You know what it's like when someone goes on at you a bit to read a book. It can easily become something you'll say you'll do, while putting off for as long as possible actually doing it.
I don't know when OTSOTA began to talk about Lord Of The World, by Mgr R H Benson, and about Pope Francis' reading of it. I just knew I'd read it a while ago and it was nowhere near top of my "books to be reread" list. But Paul kept dropping it into posts and tweets, not saying anything about me reading it again, but, consciously or unconsciously, doing a Chinese water torture on me so that, faced with a transatlantic flight, and the long, long, afternoon of the London to the East Coast flight, I resolved to reread it.
The first thing to shock me was how long ago it must be since I read it, probably at the time when I read much of RHB's works. The second was that, insofar as I had remembered it, it was as a science fiction novel in the style of HG Wells. It isn't.
It is a prophetic novel: it is written about the Last Things, the End of the World, the final attempt by the Devil to defeat God and become Lord of this world. That's not to say that the time is nigh: nobody knows the day or the hour. But what he describes in prophetic detail is the manner in which the Devil would twist the social impulses of the beginning of the democratic age into a world fit for him, and not for God.
The surrender of non-Catholic churches to the Zeitgeist; the increasing hostility, and then the militant opposition of atheists to all that the Church represents; the corrosion of the Church from within; the apathy of Catholics which leads to loss of Faith: RHB describes our world.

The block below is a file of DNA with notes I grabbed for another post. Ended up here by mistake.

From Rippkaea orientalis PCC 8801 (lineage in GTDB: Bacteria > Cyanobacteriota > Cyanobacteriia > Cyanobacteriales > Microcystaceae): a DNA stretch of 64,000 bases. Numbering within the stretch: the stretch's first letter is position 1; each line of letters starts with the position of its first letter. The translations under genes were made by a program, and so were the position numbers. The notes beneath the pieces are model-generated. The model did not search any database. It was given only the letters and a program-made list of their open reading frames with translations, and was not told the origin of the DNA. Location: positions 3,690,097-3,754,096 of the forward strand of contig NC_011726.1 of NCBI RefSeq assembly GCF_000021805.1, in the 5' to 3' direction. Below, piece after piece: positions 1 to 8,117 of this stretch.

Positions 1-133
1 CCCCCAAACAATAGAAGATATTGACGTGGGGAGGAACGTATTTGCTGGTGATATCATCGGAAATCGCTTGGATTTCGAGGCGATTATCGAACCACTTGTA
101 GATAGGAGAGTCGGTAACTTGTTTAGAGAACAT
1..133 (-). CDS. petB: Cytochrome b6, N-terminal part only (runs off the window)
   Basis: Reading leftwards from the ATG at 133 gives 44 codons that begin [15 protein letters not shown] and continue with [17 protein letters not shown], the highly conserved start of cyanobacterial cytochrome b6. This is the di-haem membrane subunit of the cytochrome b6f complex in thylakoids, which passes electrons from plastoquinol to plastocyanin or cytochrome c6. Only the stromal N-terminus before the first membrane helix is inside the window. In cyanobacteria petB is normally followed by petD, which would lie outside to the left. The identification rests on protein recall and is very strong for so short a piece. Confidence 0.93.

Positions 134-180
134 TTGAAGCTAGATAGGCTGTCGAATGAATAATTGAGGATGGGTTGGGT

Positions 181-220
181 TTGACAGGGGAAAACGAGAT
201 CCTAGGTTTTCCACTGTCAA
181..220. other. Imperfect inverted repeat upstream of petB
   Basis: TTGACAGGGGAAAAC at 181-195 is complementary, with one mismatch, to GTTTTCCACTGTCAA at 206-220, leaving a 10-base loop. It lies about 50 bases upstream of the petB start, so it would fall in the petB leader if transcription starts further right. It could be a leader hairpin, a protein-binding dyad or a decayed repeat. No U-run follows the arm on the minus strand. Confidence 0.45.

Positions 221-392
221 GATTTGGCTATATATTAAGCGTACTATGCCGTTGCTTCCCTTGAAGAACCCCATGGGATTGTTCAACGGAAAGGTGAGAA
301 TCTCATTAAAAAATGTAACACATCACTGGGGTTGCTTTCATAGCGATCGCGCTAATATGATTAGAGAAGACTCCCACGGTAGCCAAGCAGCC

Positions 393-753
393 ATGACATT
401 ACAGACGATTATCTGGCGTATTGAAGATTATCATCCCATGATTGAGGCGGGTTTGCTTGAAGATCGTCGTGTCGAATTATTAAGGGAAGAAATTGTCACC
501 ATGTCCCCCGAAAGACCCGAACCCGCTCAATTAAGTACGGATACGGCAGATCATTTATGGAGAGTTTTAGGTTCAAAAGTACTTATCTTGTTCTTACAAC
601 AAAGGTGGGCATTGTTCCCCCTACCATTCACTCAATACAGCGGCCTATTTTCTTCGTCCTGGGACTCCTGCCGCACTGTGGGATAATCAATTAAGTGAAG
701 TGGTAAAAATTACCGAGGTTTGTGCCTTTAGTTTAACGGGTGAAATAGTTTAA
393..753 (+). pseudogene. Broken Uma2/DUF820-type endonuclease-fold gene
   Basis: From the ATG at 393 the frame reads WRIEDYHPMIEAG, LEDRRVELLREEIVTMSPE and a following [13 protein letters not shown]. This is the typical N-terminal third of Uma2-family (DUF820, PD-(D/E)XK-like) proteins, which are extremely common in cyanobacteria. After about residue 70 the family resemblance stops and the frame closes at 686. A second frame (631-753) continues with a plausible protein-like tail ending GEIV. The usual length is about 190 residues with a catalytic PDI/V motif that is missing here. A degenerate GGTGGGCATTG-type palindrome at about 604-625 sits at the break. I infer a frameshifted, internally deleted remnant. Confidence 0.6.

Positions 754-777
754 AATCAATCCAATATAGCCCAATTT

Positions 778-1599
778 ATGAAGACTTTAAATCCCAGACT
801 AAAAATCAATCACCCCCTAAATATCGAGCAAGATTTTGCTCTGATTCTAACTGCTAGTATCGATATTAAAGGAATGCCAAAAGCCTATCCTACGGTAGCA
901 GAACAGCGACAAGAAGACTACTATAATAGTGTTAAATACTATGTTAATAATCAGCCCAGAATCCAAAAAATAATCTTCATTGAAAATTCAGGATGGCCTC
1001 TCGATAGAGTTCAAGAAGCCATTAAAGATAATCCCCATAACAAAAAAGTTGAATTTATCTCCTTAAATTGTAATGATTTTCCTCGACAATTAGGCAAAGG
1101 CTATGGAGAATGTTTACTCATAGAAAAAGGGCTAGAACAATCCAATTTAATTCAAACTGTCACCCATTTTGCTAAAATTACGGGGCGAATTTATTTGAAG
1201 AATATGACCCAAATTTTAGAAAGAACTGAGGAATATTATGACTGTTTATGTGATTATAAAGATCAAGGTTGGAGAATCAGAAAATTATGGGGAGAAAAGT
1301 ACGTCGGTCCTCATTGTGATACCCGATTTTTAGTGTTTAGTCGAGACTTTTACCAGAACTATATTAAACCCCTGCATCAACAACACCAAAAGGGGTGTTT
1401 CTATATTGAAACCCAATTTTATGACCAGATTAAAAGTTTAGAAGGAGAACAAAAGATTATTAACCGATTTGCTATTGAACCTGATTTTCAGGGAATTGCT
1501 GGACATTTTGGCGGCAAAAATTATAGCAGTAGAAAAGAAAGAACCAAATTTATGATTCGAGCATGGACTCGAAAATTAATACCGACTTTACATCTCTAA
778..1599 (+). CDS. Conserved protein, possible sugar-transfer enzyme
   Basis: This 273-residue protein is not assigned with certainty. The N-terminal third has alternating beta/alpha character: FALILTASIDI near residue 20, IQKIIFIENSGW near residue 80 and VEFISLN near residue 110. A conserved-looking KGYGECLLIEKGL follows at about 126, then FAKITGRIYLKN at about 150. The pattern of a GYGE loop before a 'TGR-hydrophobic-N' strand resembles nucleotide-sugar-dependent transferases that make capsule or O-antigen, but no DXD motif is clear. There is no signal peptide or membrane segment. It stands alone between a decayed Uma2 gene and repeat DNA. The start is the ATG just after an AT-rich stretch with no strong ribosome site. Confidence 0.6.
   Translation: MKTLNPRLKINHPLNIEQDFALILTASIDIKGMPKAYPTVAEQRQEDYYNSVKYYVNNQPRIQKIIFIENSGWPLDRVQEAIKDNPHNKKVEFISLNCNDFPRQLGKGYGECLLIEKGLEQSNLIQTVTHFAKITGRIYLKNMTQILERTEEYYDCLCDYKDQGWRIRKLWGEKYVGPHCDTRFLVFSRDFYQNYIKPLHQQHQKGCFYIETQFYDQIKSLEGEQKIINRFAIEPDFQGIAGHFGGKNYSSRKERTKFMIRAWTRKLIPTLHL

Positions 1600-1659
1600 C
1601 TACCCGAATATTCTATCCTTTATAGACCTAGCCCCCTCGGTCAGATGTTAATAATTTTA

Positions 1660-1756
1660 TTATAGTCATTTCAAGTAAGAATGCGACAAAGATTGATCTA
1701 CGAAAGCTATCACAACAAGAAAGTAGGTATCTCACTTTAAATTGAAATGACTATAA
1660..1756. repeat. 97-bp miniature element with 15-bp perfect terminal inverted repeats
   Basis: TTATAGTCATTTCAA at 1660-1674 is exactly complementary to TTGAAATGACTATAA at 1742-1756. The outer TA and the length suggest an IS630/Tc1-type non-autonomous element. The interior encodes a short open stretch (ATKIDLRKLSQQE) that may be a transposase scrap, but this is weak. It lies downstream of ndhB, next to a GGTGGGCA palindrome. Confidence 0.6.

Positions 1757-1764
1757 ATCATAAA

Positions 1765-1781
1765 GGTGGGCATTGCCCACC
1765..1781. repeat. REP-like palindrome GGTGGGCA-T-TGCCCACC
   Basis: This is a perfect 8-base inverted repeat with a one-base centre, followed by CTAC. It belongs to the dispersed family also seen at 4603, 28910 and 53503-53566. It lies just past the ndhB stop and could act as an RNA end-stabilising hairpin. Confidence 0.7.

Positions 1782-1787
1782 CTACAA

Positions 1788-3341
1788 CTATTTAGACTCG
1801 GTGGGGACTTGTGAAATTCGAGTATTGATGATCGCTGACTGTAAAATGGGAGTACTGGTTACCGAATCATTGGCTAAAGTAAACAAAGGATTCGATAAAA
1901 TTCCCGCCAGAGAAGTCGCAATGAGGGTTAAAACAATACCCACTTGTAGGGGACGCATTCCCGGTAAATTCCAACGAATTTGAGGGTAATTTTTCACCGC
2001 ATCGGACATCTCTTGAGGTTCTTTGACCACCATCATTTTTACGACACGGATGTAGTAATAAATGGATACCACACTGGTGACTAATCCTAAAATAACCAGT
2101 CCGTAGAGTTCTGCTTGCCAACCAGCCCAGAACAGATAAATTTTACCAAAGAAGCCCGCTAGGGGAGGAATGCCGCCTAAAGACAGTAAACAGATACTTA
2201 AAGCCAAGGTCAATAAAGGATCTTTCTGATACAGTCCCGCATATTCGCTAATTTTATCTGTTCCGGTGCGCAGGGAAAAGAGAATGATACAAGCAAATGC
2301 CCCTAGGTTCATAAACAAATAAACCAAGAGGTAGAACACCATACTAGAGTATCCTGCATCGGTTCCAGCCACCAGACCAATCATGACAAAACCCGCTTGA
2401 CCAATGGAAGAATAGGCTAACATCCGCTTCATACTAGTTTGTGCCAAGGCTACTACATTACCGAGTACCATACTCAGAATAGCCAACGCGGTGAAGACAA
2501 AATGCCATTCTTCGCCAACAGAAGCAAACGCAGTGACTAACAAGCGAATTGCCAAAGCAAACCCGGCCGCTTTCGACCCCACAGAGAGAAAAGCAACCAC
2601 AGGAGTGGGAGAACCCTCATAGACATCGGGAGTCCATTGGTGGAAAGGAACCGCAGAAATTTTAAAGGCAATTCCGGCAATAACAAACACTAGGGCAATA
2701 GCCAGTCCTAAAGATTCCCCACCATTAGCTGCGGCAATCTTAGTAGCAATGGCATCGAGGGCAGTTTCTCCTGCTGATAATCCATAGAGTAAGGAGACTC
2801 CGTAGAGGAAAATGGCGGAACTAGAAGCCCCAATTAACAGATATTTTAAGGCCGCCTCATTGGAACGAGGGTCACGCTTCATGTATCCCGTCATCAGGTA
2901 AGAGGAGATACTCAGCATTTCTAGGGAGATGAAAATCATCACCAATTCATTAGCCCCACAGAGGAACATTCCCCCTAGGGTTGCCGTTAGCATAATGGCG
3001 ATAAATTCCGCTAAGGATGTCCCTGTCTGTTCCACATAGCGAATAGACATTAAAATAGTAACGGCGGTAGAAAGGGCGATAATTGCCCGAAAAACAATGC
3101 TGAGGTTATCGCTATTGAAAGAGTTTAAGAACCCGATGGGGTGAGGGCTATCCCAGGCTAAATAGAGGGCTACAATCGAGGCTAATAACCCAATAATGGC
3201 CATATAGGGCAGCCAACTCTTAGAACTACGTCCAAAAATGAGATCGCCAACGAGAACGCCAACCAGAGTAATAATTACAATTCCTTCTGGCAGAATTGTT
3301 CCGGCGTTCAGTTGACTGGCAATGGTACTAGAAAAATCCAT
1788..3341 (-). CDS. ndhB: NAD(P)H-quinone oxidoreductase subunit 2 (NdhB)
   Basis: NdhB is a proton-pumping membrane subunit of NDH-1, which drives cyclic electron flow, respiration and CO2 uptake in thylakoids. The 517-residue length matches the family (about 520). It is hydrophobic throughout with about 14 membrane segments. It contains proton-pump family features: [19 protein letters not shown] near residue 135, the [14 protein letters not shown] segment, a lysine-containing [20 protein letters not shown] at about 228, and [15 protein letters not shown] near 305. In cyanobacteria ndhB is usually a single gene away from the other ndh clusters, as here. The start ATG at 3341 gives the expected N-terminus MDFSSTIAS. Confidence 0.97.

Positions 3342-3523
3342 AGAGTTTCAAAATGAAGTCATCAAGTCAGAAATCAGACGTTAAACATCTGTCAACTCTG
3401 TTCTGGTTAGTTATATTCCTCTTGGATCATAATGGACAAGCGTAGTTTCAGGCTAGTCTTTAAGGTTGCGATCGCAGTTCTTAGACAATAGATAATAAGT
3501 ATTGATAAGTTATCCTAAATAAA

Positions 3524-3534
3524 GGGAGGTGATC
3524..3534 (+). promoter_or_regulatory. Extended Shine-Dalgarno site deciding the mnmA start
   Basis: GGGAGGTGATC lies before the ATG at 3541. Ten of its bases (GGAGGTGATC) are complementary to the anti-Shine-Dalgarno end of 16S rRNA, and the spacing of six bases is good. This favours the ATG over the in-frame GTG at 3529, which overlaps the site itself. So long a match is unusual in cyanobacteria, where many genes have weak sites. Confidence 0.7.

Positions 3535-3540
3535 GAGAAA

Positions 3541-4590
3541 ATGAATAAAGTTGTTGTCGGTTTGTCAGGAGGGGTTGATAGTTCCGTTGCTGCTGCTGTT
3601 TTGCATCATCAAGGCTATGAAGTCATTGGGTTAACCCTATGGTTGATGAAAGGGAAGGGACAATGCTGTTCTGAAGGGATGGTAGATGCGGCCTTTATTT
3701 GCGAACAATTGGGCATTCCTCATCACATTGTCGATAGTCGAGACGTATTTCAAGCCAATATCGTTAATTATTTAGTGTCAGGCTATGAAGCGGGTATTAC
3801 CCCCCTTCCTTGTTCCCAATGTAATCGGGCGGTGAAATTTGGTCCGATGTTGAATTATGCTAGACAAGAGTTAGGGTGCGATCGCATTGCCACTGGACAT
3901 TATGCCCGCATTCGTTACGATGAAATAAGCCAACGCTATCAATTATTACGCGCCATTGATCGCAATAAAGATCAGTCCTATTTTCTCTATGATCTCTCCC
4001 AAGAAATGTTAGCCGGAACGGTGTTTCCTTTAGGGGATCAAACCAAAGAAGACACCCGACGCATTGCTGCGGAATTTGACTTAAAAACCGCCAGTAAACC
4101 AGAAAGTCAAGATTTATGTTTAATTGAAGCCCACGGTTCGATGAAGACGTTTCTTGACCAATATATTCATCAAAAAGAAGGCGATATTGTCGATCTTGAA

It continues to disturb me, as, obviously, it does the Pope. When the focus of Humanism becomes Man, instead of man formed in God's image and likeness; when the subjective "what suits me" replaces "what is my duty"; when loyalty to the Church and its beliefs can be portrayed as treason towards what the majority of people believe in, and therefore what is right to believe; this is the work of the Lord of the World.
The attack by the UN on the Church, made possible by very bad people allowing the Devil to penetrate the Church itself, is a call to arms, as well as a call to prayer, fasting and repentance. These may or may not be the Last Times: prepare as though they are; prepare as though they aren't. But the Devil is making great strides, in the Old World at least, and it is hard to see how in the rest of my life I am not going to see the Church, as I have known Her, disappear from any part of the life of nearly everybody I will meet. And it is our duty to fight it, whatever the cost.
The book won't be for everyone, but I'm glad OTSOTA nagged me to rereading it. Have a think about the last time you had heard a cleric below the rank of Pope refer, in your hearing, and not during a recital of the baptismal promises, to the Devil; and wonder why.